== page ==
Symptoms of an allergic reaction
Allergic reactions usually happen quickly within a few minutes of exposure to an allergen.
They can cause:
- a runny or blocked nose
- red, itchy, watery eyes
- wheezing and coughing
- a red, itchy rash
- worsening of asthma or eczema symptoms
Most allergic reactions are mild, but occasionally a severe reaction called anaphylaxis or anaphylactic shock can occur.
This is a medical emergency and needs urgent treatment.
How to manage an allergy
In many cases, the most effective way of managing an allergy is to avoid the allergen that causes the reaction whenever possible.
For example, if you have a food allergy, you should check a food's ingredients list for allergens before eating it.
There are also several medicines available to help control symptoms of allergic reactions, including:
- antihistamines – these can be taken when you notice the symptoms of a reaction, or before being exposed to an allergen, to stop a reaction occurring
- decongestants – tablets, capsules, nasal sprays or liquids that can be used as a short-term treatment for a blocked nose
- lotions and creams, such as moisturising creams (emollients) – these can reduce skin redness and itchiness
- steroid medicines – sprays, drops, creams, inhalers and tablets that can help reduce redness and swelling caused by an allergic reaction
For some people with very severe allergies, a treatment called immunotherapy may be recommended.
This involves being exposed to the allergen in a controlled way over a number of years so your body gets used to it and does not react to it so severely.
What causes allergies?
Allergies occur when the body's immune system reacts to a particular substance as though it's harmful.
It's not clear why this happens, but most people affected have a family history of allergies or have closely related conditions, such as asthma or eczema.
The number of people with allergies is increasing every year.
The reasons for this are not understood, but 1 of the main theories is it's the result of living in a cleaner, germ-free environment, which reduces the number of germs our immune system has to deal with.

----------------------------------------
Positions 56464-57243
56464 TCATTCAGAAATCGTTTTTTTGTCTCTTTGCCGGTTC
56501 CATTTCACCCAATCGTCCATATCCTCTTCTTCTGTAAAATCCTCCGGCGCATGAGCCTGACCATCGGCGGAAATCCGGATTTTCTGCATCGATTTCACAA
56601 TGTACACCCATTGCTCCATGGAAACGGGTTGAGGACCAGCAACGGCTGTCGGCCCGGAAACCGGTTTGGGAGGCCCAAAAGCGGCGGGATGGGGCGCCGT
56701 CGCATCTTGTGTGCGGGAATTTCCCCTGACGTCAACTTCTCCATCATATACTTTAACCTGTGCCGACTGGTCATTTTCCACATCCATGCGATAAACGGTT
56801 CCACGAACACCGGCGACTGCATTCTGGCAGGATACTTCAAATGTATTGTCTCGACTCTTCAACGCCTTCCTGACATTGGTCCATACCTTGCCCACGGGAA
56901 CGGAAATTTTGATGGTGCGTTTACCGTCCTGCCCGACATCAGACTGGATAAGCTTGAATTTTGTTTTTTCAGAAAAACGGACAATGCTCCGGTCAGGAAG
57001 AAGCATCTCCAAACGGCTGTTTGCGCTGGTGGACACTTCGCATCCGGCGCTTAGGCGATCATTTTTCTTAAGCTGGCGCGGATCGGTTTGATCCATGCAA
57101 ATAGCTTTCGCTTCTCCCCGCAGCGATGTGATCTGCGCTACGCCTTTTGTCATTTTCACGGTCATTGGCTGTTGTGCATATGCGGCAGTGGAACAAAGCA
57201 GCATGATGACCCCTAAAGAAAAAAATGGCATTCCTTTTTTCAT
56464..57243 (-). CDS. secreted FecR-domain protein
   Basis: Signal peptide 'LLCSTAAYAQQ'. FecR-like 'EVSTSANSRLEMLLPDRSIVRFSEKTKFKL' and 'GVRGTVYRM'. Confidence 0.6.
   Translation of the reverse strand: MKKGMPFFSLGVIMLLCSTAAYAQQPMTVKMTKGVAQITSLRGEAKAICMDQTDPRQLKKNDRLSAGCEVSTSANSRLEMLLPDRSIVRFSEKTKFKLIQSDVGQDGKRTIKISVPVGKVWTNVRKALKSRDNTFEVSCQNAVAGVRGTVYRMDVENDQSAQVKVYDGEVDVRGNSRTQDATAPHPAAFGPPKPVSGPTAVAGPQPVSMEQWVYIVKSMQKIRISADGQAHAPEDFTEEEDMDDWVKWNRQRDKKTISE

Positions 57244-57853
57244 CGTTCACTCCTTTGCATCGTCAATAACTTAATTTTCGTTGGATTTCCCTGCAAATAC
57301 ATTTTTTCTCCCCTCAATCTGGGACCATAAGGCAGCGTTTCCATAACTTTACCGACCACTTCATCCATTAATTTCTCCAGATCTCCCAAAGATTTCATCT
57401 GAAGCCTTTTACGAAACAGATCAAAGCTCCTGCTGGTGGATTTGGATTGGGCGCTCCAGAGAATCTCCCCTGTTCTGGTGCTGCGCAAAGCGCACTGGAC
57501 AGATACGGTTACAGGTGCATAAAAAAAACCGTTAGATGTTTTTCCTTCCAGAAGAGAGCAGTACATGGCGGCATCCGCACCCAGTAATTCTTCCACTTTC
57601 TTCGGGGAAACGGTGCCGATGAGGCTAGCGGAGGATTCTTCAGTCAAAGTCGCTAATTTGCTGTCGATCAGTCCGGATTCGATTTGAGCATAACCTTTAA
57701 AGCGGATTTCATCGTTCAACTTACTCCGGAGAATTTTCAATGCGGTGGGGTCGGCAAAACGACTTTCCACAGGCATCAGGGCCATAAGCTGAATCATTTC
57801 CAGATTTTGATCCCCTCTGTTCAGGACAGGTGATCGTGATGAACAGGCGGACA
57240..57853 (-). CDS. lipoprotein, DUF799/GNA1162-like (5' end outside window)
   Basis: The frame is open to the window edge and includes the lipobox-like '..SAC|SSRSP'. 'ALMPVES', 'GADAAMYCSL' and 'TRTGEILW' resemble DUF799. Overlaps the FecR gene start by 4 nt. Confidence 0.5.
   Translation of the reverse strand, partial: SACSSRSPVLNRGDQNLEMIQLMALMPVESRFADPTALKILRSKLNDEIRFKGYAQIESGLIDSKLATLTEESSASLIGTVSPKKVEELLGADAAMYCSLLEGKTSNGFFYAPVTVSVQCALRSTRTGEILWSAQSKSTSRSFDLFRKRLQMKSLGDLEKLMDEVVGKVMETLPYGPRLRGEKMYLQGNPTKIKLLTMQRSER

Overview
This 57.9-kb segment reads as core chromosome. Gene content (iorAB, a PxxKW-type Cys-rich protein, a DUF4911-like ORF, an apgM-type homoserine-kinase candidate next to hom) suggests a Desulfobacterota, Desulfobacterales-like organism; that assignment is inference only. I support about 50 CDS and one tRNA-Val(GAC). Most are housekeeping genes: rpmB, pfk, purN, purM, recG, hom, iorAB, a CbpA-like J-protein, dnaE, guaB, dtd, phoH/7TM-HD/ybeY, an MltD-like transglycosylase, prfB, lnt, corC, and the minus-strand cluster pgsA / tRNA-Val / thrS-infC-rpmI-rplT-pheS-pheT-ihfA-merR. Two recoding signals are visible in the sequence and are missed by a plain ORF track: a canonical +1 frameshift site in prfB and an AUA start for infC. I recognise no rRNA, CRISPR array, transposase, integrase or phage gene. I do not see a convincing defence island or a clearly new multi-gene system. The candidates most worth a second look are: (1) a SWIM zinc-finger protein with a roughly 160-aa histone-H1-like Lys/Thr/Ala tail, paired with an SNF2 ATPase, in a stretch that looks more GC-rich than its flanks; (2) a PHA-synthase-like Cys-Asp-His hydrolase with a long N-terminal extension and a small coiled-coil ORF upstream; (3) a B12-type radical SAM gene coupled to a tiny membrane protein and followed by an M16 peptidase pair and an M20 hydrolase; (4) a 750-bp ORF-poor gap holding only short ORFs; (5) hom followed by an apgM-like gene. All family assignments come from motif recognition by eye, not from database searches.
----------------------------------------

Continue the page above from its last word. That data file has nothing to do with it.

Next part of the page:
It's thought this may cause it to overreact when it comes into contact with harmless substances.
Allergy symptoms include sneezing, wheezing and itchy eyes. A life-threatening allergic reaction can also cause swelling and breathing difficulties.
If you have an allergy, try to avoid the thing you're allergic to if you can. Medicines like antihistamines can help ease symptoms if you need them.
Allergies are caused by your immune system mistaking a harmless substance for something harmful. Common triggers include pollen, food and animals.
Avoiding exposure to allergens
The best way to keep your symptoms under control is often to avoid the things you're allergic to, although this is not always practical.
For example, you may be able to help manage:
- food allergies by being careful about what you eat
- animal allergies by keeping pets outside as much as possible and washing them regularly
- mould allergies by keeping your home dry and well-ventilated, and dealing with any damp and condensation
- hay fever by staying indoors and avoiding grassy areas when the pollen count is high
- dust mite allergies by using allergy-proof duvets and pillows, and fitting wooden floors rather than carpets
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